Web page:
We are grateful for the assistance of many librarians, especially Joyce Blumenshine and Michelle Yoder at the National Center for Agricultural Utilization Research, Miguel Garcia at the Royal Botanic Gardens Sydney, Louise Anemaat at the State Library of New South Wales and Toni Swann at the National Agricultural Library. We thank Mercedes Panizzi for translation of Portuguese material and Deepak Bhatnagar for translation of Hindi material. Field work in Nepal was conducted with support from the USDA and the United States Fulbright Foundation, with the collaboration of Gyanu Manandhar, Hira Manandhar, and other scientists at the Nepal Agricultural Research Council, and with the cooperation of the people of Lamjung district.

Several independent lines of evidence support the conclusion that Zea mays originated only in Mesoamerica. Evolutionary studies indicate that wild species of the genus Zea, which are found only in Mesoamerica, are the closest relatives of maize. Botanical studies document that maize is very widespread and extremely diverse in the Americas. Fossil records support an ancient date for domestication of maize in Mesoamerica and nowhere else. Archaeological records chronicle a long history of use of maize among Native Americans. In the historical documents of Europe, Africa, and Asia, there are no definitive records of maize prior to 1492, but there are numerous records of maize dating from the late 15th century. Although some critics have argued for an independent evolution of maize in Asia, or for pre-Columbian diffusion of maize to Asia, the evidence consists largely of folklore and interpretation of ambiguous Indian texts and sculptures. Some critics have even argued that the supposed primitive agriculturalists of Asia could not have adopted and diversified maize in only five centuries, which most experts agree gives far too little credit to the ingenuity of Asian farmers (170).
Maize is an Amerian Plant
Because maize originated in one geographical area and spread to Europe, Africa, and Asia during the past five centuries, the historical record is an important source of evidence, even though that evidence is often incomplete. Due to the authors' limited linguistic abilities, our access to the historical record has been restricted to European accounts and to English and French translations of Middle Eastern, South Asian, and Chinese documents. For a complete survey of historical records of maize, we will need to develop collaborations with linguists or native speakers who are familiar with Middle Eastern and Asian languages. Due perhaps in part to language limitations, we have been able to identify few 16th, 17th, and 18th century records of agriculture or of American crop plants in the Middle East and in far-western China. In 16th and 17th century India, in contrast, many European travellers report the American crop plants tobacco and pineapple, but few travellers mention maize, even though Indian records document the presence of maize in western India in the 17th century. Perhaps because these early travellers were traders, merchants, and missionaries, they lacked the interest or the botanical expertise to distinguish maize from the diversity of sorghums, millets, and other Indian cereal crops that were unfamiliar to them.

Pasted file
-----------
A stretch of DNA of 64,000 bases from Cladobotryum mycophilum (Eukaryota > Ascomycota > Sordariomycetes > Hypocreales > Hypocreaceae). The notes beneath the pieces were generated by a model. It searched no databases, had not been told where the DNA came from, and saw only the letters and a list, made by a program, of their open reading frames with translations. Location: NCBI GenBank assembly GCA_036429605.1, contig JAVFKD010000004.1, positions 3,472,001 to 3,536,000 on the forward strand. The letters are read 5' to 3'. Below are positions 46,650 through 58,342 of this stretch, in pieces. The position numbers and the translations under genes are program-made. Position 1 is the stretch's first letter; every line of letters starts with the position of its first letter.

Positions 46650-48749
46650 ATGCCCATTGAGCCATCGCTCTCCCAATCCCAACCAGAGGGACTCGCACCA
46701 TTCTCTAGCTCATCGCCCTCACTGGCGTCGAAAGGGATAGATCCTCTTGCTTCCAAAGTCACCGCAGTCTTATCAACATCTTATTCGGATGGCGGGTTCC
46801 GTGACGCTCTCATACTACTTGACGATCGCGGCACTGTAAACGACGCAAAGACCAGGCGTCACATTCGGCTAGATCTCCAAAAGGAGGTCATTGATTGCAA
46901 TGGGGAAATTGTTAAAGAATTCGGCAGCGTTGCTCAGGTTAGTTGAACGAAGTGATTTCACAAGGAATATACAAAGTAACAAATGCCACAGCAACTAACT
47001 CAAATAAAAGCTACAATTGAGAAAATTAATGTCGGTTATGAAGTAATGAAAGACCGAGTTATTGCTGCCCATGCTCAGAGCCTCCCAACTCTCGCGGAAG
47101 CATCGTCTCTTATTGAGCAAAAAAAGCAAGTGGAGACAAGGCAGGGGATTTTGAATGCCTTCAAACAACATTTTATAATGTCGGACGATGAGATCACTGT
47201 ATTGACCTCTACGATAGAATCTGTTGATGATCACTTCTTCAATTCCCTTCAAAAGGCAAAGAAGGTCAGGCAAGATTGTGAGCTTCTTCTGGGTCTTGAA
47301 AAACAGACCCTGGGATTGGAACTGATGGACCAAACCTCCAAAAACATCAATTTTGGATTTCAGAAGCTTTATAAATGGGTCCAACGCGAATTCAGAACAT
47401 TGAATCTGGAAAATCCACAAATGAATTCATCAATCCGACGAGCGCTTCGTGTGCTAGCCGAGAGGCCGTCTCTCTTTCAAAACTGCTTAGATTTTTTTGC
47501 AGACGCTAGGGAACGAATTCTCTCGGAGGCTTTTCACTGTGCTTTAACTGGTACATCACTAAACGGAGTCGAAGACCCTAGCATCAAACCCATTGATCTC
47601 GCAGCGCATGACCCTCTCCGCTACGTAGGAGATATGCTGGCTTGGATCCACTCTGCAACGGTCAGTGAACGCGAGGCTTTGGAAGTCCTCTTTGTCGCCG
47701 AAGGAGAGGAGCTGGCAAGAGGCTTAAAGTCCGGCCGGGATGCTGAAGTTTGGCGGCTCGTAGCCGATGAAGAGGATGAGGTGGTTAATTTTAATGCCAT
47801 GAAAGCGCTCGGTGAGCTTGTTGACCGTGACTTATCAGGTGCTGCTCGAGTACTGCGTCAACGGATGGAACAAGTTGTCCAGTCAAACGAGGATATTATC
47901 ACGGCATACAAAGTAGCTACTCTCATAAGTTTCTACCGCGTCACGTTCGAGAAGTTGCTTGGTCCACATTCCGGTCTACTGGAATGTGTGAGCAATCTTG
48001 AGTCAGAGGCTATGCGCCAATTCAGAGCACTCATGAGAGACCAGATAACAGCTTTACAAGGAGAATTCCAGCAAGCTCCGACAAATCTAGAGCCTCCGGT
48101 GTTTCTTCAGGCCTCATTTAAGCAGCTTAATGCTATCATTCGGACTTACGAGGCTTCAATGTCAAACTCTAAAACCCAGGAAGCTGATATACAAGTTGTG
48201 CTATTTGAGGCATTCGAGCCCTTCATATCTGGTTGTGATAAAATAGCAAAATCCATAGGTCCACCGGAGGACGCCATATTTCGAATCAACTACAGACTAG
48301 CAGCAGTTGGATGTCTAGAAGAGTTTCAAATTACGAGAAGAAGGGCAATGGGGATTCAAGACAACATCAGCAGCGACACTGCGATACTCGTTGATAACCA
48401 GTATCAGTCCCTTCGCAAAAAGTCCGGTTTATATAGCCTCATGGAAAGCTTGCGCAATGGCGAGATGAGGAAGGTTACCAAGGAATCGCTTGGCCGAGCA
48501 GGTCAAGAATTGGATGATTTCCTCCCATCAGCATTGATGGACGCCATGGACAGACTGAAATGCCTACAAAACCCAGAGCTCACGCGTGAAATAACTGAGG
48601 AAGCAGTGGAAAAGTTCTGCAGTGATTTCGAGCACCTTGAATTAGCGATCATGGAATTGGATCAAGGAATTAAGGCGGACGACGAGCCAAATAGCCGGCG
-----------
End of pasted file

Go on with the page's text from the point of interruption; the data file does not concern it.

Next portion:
Maize crossed Asia within 100 years
The historical record supports the conclusion that maize spread from west to east across Eurasia and reached China within 60 years of its introduction to Spain soon after 1492. Historical documents and linguistic evidence support the hypothesis that the earliest introductions of maize to eastern Asia were along overland routes of trade between Asian populations and not the result of direct introduction by Europeans. Once maize was introduced from the Americas to the Mediterranean region, it could move rapidly across the west to east axis because it was already adapted to the latitudes and climates of the regions in which it was spreading. For example, the Bahama Islands where Columbus first landed are at the same general latitudes as Egypt, Saudi Arabia, Pakistan, Nepal, Bangladesh, and Yunnan in southwestern China. The spread of maize across Eurasia in the 16th century echoes the well-documented spread of wheat and barley several thousand years ago from the Middle East to Ireland in the west and Japan in the east (171). Accounts of 16th century Muslim and Christian travellers document maize in Ethiopia by the year 1526, and on major trade routes of the Middle East by the year 1574. By the early 17th century, maize was being recorded in western India as makka or grain of Mecca, the Muslim holy city in Saudi Arabia. Even three centuries later, variations of grain of Mecca remained as vernacular names for maize throughout the Middle East and South Asia. This linguistic evidence supports a role for Muslim traders in disseminating maize from the Mediterranean region to India and further east. Records of the Ming Dynasty document extensive trade missions in the 16th century from the Middle East and South Asia along the northwestern trade routes of the Silk Road through far-western China. However, we have not found specific references to maize among the trade goods listed in translations of the Ming documents. We have not found any eyewitness reports of maize cultivation along the Silk Road until the early 19th century when the first British agents were permitted to enter far-western China. Although Ming Dynasty agricultural histories support the overland introduction of maize from western regions of China by 1550-1570, evidence is not sufficient to determine the relative importance of the northwestern trade route from the Middle East and the southwestern trade route from northeastern India.